Once again, President Bush has affirmed that he doesn’t care that everyone hates him. Ezra responds:

I’ve made this argument before, but there are generally a couple democratic checks on a president’s power: his desire to retain political capital with Congress in order to pass legislation; his need to retain popularity in order more effectively advocate for his agenda; and his wish to improve the fortunes of his party and ensure the ascension of his vice-president. They’re how we ensure that presidents remain responsive to the voting public between elections.

Bush was constrained by none of them. He gave up on passing legislation through Congress. He had no designated successor. And he evinced no interest in the fortunes of his party. Indeed, he embraced this descent into unpopularity, eschewing even a hint of compliance with public preferences for withdrawal, or even drawdown, in Iraq. All of which meant he’s been completely free. Save for impeachment, he was utterly liberated from the natural democratic checks on executive behavior. There was nothing that congressional Democrats or the electorate could take from him that he had not already taken from himself.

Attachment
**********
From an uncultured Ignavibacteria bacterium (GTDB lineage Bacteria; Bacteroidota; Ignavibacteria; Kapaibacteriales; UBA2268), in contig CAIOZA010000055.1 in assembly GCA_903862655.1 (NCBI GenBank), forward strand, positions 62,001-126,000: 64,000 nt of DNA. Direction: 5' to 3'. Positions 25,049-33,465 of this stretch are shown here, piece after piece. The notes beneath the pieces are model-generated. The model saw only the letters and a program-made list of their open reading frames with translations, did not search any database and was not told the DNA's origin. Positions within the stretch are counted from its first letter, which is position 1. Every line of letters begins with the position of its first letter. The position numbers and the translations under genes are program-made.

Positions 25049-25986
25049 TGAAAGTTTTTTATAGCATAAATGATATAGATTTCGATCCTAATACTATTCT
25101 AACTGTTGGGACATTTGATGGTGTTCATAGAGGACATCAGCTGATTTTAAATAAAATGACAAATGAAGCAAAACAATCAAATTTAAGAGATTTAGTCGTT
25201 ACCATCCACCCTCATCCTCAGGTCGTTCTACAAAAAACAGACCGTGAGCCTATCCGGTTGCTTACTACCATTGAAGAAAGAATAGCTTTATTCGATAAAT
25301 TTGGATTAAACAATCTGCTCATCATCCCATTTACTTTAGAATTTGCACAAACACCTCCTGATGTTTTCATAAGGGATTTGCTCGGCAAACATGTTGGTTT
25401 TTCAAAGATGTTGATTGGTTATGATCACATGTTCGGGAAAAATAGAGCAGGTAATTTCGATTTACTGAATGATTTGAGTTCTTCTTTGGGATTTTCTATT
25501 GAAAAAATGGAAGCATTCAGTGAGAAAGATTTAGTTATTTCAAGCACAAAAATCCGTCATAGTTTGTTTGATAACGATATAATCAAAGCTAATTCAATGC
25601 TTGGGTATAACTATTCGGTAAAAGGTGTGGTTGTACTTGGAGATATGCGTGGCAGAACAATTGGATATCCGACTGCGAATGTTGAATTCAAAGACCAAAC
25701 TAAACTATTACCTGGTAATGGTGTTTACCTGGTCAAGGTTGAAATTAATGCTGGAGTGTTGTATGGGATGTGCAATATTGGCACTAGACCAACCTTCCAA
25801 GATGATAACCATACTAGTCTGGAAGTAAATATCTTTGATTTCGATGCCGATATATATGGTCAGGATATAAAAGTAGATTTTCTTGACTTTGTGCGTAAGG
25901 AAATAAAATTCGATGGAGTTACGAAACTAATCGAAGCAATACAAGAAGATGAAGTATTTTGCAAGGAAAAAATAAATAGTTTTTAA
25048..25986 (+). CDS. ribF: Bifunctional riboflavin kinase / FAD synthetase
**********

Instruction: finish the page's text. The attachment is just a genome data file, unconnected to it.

I think this is all right, but it’s also true that popularity is extremely important to governing. The reason you don’t push a deeply unpopular initiative, say, privatizing social security, even if you think it’s a really good idea isn’t because you’re a wimpy girly-man who obsesses over polls, it’s because you’re probably not going to get it passed Congress. The opposition party has little reason to go along with you, and your own members, especially in the House where they have to be re-elected every 2 years, are unlikely to want to take a very unpopular stance. So the end result to all of this is that you identify yourself with a very unpopular idea, and get nothing for it. That’s not good politics by any measure.

The Bill Clinton example, however, skews all of this. The problem with Clinton wasn’t that he was too responsive to public opinion, but rather that the uniquely hostile Republican Congress made it impossible for Clinton to accomplish much of anything on “big” issues, no matter how popular he was or how much public opinion was on his side. So what you were left with was a President taking “small” issues that he likely didn’t care much about one way or the other but had broad public support and making a fairly big deal out of them in order to project an air of getting things accomplished. But as is often the case with Clinton, the problem wasn’t that Clinton was a bad President, or an evil Centrist, per se so much as it was the result of a very hostile opposition Congress that had no interest in working with the President whatsoever.

And it will be interesting to see how the effect of populatrity plays out with Obama. Right now Obama enjoys pretty broad popularity, largely driven by the fact that he’s not George Bush, and you’re seeing a certain amount of reluctance in Congressional Republican circles to attack Obama too directly. But how well that will hold once the governing begins, and how much of an effect it will have on Senate Republicans, remains to be seen.